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Poets of the Monterey Bay

Four Poems by Ken Weisner

The Accompanist
           For Kit

She’s right with you in any time;
you feel her give
at the moment you come in,
or pull back when she knows you’ll take it slow,

or phrase-in an echo of your line. And always—
like soft foliage beneath the bloom,
or the birds that fly in, fly out before
the storm, or the ticking and creaking

of the house where you were born,
or the rain that settles in and soothes you
with its sound—the hands that work
your tired back—a place that surrounds you loves you today,

and is determined to grace
the swell of your song,
and you thank her for her shoulders and her arms
that dip and sway, and her eye that flashes touch…

and her fingers that are so
brilliant, each itself an earnest musician,
running like a sprite to charm the wood where
you run, the branch where you sing.

I Recently Slept for Eighteen Hours

I recently slept for eighteen of the past twenty-four hours. It felt good! Oh, it felt better than good. How important our dreams are! How important it is to sleep!

First, I went to bed at seven a.m. I was tired! I had been awake all night. At two in the afternoon, I awoke.

After breakfast (it was four o’clock) I felt wonderful. I relaxed for a while, and read from a novel. I read so slowly! I read twenty pages an hour. At that rate it will take me thirty-five hours to read the book! five working days! I used to think it would be good to read faster. But, I have changed my mind! I remember things from that book, meaningless details, that others certainly passed over. Another victory!

At seven, I became thirsty and went to the icebox. It was full of bread and beer. I had beer, which made me satisfied. But also tired! Quite tired! I strolled from the easy chair to the bedroom. This took a short time.

And without removing my clothes, within moments, I was asleep! Asleep, dreaming, dreaming, unconscious, lying in my bed beneath the quilts warm and asleep. This is an important feeling. This is certainly a marvelous feeling.

At eleven o’clock, when the phone rang, I stumbled to the phone, foolishly, out of reflex. It was a boring friend! It was one of my boring friends calling to bother me! I held the telephone down at my side and dozed while he spoke. It was nice to doze! It felt marvelous. It was a good moment of “twilight sleep,” one I’ll never forget. And when I heard the buzz of his voice die off in the distance, I thought of my bed, my beautiful bed with its warm quilts, and this time removing my clothes, I went to it, went to it to sleep some more, to sleep until tomorrow, through the morning, to sleep until afternoon!



It’s sad to work at night
in the office with the light burning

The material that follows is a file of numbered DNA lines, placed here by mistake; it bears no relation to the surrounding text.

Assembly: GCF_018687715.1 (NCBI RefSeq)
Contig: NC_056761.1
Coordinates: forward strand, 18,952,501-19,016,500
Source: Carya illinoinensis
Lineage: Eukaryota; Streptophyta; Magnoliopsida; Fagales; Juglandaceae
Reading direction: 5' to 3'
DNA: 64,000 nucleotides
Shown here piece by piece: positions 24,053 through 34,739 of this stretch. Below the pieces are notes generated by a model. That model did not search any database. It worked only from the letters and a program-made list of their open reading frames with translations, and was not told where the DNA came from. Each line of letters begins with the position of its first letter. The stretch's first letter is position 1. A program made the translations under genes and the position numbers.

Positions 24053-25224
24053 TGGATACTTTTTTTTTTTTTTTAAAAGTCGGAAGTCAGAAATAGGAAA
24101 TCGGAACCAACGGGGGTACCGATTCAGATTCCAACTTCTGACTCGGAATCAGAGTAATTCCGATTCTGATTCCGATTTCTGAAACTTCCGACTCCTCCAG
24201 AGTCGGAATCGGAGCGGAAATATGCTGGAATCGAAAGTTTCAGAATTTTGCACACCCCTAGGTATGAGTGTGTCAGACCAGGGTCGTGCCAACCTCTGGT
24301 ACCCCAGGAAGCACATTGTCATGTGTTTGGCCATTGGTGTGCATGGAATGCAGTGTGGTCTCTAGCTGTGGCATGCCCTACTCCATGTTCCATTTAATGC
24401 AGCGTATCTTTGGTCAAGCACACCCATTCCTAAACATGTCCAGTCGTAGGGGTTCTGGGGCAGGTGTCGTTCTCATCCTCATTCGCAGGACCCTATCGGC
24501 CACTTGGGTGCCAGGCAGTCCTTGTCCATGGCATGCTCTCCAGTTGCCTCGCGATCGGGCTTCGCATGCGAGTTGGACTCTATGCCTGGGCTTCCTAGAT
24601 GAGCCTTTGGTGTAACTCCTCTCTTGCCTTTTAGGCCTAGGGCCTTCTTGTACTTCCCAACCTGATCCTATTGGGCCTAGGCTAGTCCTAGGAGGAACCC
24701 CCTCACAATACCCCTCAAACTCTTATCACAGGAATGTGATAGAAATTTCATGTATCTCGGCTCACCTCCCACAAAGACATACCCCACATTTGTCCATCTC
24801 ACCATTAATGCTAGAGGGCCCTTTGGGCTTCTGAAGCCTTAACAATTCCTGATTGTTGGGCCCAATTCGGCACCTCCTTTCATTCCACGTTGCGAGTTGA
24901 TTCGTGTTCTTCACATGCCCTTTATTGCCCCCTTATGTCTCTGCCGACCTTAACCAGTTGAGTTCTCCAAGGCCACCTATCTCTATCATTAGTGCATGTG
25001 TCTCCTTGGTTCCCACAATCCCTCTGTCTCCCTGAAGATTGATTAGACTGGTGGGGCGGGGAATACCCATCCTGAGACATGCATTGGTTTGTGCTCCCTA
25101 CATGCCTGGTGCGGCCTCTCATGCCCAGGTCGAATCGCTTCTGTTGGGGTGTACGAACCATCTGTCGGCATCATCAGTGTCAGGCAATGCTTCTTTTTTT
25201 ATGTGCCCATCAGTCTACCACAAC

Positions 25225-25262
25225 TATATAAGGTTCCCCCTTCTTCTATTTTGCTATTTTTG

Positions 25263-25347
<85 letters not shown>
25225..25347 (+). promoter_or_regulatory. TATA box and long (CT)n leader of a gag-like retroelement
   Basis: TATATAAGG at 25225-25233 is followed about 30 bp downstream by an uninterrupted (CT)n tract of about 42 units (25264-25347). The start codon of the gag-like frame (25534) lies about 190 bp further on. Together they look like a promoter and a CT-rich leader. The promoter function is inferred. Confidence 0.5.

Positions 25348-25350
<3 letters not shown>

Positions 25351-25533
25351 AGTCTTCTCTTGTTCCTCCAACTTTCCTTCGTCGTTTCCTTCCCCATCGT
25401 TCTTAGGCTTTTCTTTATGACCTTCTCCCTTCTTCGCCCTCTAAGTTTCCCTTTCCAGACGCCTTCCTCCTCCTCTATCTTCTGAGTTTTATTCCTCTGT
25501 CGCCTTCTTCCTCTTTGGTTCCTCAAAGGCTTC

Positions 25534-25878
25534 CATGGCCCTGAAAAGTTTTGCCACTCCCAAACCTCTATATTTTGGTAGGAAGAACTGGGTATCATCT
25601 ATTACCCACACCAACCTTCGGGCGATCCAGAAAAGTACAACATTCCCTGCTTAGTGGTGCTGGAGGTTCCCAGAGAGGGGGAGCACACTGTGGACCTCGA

but looking out at the dark,

each paper another path
into a wild country
where there are no companions;

if I pick mangos, I pick them alone
for someone else and am usually left
with not even a photocopied

mango, just the memory or description
of mangos, an entry on tropical fruit.
“Comments,” we call them, we readers

of the graveyard shift.
This obscurest of graffitis,
these loving epitaphs,

this encouragement
longing like the Tibetan Book of the Dead
to liven things up—you know,

there really is no decent background music
for reading papers—
This one in front of me,

thirtieth in a stack of thirty-six,
suggests Chopin’s funeral march,
or something dreadful by Delius.

Look. I really don’t mean it.
There’s a wonderful voice
somewhere in this jungle,

this Brazil of prose….
Marginalia! my machete,
my princess,

samba me into the dark heart,
show me the skill and patience
of monks

who copied Bibles,
decorated, gilded painstakingly
in the dim light

of monasteries
the Word, while Gregorian chant
floated up to them

where they stood, hunched over tomes….
Yes, we are privileged
in our work.

I know—Miles.
If those monks had had “Sketches of Spain”
they couldn’t have helped but to enjoy

the change of pace. This is fine
for awhile. But it ends,
as it always will,

with just you, my love,
and I, scratching away earnestly…
while the cat preens, then dozes

at the kitchen table
through the lovely quiet
of the dead of night.

Vivaldi’s Sposa son disprezzata
           “il mio sposo, il mio amor, la mia speranza.”

In this song about a faithful wife
betrayed (che feci mai—what did I do),
I was astonished at how
the spare single verse and brief refrain
made one particular word
take flight within its vowel: sper-ahhhh-nza.

It flew!
In a six minute song, on the warm
current of grief, the soprano
soared again and again
a full thirty seconds
just on the updraft
of that one vowel,

as if the meaning of the song weren’t grief at all,
but rather the possibility of
hope—in a vowel!
as if singing
were making—naming
her grief.

She was too good for him.
How freely and completely
she flew! Over and over,
veiled, yet soaring—
Bartoli, the interpreter,
for as long as her breath would hold.

Copyright 2002